Fossil fuel lobby groups are a significant reason why we have not seen serious climate action in Canada. The scope of their influence demands consorted redress from both provincial and federal leaders.
While we have seen climate action at the provincial and the federal levels these efforts are often diluted or eliminated due to the influence of the fossil fuel industry. While the ruling Liberal government under Justin Trudeau has introduced a carbon tax the oil and gas industry are largely exempt. Intense lobbying from the oil and gas industry resulted in exempting about 80 percent from the carbon price.
As explained in an Environmental Defence article, “both federal and provincial governments allow oil companies to undermine efforts to meet even the current climate plan.”
“Canada’s climate plan is smart policy, that creates a national price on carbon and phases out coal but they have so far failed to address the largest and fastest growing source of emissions – the oil and gas industry.” said Tzeporah Berman, International Program Director, Stand.Earth. “Allowing oil and gas pollution to increase while saying we are committed to addressing climate change is like saying you are on a diet, but will eat more cake every day. Sorry, but it doesn’t work that way.”
Dale Marshall, National Climate Program Manager, Environmental Defence said, “It’s simply not fair that emission levels from oil and gas production are allowed to rise so significantly while other sectors and individual Canadians are doing all the heavy lifting.”
As explained by Jonathan Sas, in an article titled “The Tar Trap” governments support the fossil fuel industry even though it is harmful to both the climate or the national economy.
According to the Polaris Institute, the oil and gas industry lobbyists wield extraordinary power. They had over 2,700 communications with the Canadian government between 2008 and 2012. That is more than any other interest group. The Harper government invited the industry to participate in the gutting of Canada’s environmental regulations in the 2012 omnibus budget bill.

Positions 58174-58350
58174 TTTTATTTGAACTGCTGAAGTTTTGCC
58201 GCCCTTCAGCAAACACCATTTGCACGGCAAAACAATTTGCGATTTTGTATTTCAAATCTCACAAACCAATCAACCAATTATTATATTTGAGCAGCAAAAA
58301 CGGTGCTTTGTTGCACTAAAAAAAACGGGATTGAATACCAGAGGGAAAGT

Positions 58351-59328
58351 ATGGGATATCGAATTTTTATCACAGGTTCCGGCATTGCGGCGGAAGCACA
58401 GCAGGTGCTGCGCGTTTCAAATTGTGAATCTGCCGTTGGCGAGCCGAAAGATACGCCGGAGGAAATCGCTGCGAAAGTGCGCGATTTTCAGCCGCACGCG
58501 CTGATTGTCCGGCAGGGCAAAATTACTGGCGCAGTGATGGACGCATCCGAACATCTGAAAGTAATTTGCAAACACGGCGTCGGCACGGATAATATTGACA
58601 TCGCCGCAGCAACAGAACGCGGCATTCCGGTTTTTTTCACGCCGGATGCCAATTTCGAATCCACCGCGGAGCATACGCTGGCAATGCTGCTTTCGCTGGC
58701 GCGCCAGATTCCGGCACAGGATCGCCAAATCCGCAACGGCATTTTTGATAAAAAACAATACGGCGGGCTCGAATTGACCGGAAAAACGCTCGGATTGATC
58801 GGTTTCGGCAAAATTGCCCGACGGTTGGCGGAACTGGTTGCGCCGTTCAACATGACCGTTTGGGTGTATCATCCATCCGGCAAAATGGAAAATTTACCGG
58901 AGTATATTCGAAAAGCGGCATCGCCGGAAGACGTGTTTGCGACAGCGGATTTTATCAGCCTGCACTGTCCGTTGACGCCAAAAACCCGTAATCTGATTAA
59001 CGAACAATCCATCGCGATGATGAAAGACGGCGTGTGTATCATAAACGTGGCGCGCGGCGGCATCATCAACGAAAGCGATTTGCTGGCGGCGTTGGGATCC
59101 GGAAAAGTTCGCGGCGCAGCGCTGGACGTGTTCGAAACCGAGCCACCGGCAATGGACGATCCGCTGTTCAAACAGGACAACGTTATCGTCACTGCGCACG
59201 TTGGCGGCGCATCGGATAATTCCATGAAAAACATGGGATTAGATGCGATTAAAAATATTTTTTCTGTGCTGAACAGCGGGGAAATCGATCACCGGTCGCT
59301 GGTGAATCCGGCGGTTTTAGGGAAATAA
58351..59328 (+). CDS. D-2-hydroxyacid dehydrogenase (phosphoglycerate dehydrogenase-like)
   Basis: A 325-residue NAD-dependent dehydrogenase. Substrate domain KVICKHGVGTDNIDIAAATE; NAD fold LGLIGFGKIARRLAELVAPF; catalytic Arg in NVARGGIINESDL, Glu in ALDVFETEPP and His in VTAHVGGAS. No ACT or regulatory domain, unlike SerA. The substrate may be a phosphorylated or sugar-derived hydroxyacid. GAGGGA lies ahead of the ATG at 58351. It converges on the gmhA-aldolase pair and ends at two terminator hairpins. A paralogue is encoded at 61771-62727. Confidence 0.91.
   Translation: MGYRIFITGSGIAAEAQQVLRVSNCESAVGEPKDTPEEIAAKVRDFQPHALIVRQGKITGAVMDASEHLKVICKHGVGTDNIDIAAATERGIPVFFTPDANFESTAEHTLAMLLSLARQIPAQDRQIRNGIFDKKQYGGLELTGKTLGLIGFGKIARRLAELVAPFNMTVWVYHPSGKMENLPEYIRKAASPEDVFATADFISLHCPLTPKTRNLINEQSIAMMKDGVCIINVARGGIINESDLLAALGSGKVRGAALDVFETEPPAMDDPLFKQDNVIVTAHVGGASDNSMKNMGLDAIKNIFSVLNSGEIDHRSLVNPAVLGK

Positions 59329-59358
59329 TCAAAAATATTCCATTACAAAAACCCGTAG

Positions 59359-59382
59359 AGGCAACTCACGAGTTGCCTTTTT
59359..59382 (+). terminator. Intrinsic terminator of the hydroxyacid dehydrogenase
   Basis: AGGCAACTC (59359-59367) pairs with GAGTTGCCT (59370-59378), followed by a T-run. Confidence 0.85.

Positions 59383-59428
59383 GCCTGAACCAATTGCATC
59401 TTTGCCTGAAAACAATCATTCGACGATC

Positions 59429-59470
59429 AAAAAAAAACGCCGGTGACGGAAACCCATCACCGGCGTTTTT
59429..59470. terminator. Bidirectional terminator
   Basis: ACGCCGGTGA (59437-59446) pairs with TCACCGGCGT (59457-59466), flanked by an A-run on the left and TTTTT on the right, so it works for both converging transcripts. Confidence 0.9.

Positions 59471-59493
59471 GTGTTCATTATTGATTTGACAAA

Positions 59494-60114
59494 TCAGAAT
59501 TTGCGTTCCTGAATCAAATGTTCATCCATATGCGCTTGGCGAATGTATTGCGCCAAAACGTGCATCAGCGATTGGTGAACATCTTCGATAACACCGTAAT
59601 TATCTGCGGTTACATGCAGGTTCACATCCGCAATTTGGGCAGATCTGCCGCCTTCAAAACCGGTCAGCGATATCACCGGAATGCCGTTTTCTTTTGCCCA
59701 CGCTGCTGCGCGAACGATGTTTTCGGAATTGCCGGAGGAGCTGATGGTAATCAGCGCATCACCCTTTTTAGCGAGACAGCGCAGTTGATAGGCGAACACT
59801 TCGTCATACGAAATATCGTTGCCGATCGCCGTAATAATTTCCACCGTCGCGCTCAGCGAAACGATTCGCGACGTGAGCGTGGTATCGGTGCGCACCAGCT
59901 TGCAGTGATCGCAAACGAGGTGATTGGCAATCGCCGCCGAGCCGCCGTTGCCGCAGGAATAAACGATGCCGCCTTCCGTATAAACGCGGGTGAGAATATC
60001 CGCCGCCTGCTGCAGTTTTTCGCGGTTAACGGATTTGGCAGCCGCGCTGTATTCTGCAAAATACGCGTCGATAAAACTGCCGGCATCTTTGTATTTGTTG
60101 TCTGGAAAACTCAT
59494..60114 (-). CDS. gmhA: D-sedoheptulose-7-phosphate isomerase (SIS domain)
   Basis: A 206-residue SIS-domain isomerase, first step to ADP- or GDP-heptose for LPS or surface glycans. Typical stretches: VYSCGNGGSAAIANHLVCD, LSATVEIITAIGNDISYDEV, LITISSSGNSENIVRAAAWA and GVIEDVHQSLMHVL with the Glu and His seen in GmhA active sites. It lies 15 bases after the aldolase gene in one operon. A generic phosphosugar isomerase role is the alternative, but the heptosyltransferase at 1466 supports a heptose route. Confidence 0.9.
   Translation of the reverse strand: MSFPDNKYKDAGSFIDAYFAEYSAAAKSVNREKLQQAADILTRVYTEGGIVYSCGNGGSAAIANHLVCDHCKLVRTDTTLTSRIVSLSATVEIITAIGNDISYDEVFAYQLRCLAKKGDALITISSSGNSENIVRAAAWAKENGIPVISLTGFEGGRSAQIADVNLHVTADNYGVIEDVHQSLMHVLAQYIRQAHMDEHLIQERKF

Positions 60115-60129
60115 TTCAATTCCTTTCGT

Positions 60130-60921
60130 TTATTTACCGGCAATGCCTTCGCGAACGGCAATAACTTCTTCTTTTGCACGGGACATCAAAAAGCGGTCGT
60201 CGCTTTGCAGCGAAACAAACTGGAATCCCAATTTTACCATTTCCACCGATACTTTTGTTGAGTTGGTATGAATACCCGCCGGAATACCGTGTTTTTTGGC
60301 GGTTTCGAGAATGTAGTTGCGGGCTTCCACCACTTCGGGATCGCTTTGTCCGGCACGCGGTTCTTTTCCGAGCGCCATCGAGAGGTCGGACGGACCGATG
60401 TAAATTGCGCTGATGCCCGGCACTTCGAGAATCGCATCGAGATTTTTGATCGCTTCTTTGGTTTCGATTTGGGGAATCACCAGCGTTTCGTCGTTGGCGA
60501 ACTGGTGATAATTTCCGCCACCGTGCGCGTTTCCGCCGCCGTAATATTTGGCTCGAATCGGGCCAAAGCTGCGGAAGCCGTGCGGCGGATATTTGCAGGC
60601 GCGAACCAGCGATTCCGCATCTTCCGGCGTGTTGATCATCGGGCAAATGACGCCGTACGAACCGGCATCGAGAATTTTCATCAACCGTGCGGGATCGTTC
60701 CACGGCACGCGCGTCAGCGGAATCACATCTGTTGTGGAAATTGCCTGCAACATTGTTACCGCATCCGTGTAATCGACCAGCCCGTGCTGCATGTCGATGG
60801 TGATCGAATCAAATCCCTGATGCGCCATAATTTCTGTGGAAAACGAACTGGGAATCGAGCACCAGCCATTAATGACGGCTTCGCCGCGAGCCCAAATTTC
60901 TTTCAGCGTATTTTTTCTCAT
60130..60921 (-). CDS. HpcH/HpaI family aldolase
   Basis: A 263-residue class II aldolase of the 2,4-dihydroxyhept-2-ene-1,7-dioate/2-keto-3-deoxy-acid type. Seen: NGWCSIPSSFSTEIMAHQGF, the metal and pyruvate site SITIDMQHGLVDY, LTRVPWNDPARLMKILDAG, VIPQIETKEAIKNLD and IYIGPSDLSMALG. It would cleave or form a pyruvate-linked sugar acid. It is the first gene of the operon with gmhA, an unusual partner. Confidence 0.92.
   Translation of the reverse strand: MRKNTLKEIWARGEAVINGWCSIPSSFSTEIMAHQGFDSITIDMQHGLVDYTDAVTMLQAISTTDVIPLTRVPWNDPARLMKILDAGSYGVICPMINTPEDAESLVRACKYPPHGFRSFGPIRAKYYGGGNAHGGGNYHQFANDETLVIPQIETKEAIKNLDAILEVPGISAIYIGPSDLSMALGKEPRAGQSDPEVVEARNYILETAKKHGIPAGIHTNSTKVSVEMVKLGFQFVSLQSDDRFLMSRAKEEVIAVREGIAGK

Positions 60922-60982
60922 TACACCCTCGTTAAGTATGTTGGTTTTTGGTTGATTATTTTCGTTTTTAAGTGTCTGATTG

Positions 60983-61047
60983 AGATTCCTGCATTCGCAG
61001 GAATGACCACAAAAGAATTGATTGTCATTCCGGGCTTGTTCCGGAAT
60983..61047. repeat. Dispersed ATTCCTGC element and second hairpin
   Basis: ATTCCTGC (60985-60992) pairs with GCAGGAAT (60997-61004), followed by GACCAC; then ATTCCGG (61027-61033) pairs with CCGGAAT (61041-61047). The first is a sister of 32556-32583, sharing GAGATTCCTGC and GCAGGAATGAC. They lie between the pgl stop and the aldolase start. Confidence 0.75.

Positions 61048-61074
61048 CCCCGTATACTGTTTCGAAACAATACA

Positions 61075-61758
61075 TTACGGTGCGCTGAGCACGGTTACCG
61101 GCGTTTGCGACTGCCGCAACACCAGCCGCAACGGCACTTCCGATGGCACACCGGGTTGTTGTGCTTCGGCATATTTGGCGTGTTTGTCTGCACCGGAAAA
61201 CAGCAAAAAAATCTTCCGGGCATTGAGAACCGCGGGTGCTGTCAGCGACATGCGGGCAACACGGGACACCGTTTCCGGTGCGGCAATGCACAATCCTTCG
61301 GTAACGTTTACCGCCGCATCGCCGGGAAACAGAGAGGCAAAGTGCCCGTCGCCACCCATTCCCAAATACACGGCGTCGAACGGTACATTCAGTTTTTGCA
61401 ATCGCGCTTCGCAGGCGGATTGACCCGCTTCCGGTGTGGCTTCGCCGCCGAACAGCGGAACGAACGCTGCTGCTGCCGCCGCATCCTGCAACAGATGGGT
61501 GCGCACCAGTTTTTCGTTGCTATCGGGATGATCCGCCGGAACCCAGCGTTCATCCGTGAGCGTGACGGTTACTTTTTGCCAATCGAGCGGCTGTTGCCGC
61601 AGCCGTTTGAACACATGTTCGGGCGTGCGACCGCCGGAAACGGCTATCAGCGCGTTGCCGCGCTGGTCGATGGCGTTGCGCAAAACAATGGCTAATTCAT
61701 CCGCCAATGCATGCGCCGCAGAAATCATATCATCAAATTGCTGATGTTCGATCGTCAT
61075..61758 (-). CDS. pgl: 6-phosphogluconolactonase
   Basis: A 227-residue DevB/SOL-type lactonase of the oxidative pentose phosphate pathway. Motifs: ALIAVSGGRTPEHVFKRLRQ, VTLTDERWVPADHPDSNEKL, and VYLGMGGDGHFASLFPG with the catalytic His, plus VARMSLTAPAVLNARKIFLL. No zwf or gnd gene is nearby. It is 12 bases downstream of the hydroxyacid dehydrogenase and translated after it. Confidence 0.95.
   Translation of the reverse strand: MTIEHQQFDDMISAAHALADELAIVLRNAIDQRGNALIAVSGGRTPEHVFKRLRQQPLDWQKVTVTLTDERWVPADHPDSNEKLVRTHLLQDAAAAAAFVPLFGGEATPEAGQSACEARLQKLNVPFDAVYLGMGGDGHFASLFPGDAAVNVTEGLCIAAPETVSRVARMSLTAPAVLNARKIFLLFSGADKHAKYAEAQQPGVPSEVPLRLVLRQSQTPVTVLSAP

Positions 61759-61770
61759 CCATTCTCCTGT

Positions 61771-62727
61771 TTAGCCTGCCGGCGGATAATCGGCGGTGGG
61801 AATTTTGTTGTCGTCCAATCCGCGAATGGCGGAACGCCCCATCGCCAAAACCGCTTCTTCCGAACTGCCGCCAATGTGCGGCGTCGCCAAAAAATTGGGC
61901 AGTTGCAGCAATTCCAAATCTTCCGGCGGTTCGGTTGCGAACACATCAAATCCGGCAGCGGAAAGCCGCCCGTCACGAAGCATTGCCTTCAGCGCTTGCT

As reviewed in a book edited by Bickerton & Gagnon, chapter 15 (Pps 329 – 348) by Eric Montpetit addressed the utility of interest Groups. Montpetit argues that although special interest groups have earned a bad reputation in public discourse, they can actually do some public good by using their industry expertise to help policy makers craft and implement policy.
However, problems arise when these lobbyists hijack policy-making to serve their own interests rather than the national interest. This is not only harmful to policy making it also undermines democracy.
Although there are rules contained in the Lobbyist Registration Act of 1989, they are sometimes circumvented. In its worst manifestations interest groups have corrupt intent. They use their access to bribe politicians with money or favors.
There are clear instances when the interests of lobby groups and the public good diverge. According to a report released at the end of 2018 Canada’s oil and gas companies are lobbying to weaken the national climate plan while expanding production. The report also indicates that the industry has increased its yield from federal subsidies. Despite promising to eliminate subsidies to the oil and gas industry, the Federal government introduced a new one for liquefied natural gas (LNG) projects, including $275 million for infrastructure construction in B.C. The federal government also bought the existing Kinder Morgan pipeline for $4.5 billion, with billions more committed to complete the expansion.
The current trajectory of fossil fuel extraction will make it impossible for Canada to achieve its emissions reduction commitments.
“Unless the federal and provincial governments have the courage to stand up to the oil and gas lobby, Canadians will not have the climate safe future they deserve,” said Dale Marshall, National Climate Program Manager, Environmental Defence.
Under Canada’s current plan oil sands emissions are projected to grow between now and 2030 to become 40 percent of Canada’s emissions. According to the IPCC if we are to have a chance of staying within the upper threshold temperature limit of 1.5 degrees of warming we need to decrease emissions from oil and gas 37 percent by 2040. For Canada this means the nation’s emissions reductions would have to double.
“Canada’s continuing development and investment in the oil sands is incompatible with our climate change commitments,” said Dr James D. Ford, professor and chair in Climate Adaptation Priestley International Centre for Climate, University of Leeds.
The report, entitled Canada’s Oil and Gas Challenge: A Summary Analysis of Rising Oil and Gas Industry Emissions in Canada and Progress Towards Meeting Climate Targets, was released at COP24 by Environmental Defence and Stand.earth.
The report shows how fossil fuel lobby groups have changed Canadian laws, regulations and standards. Oil companies successfully advocated for delayed, weakened, and in some cases voluntary methane regulations, all of which lead to higher emissions.
The Canadian Association of Petroleum Producers (CAPP) proposed a long list of amendments to Bill C-69 that would undermine the effectiveness of future impact assessments. Since April of this year, CAPP has meet with federal officials 139 times on Bill C-69, on average once per work day.
The oil and gas industry successfully lobbied to have high carbon crude oil treated the same as other crude in the Clean Fuel Standard, undermining the effectiveness of the regulation, and is still pushing to have the upstream oil and gas sector entirely exempted. The final regulations were weaker, and delayed two to three years, which will lead to 55 million tonnes more GHGs in the atmosphere between now and 2023.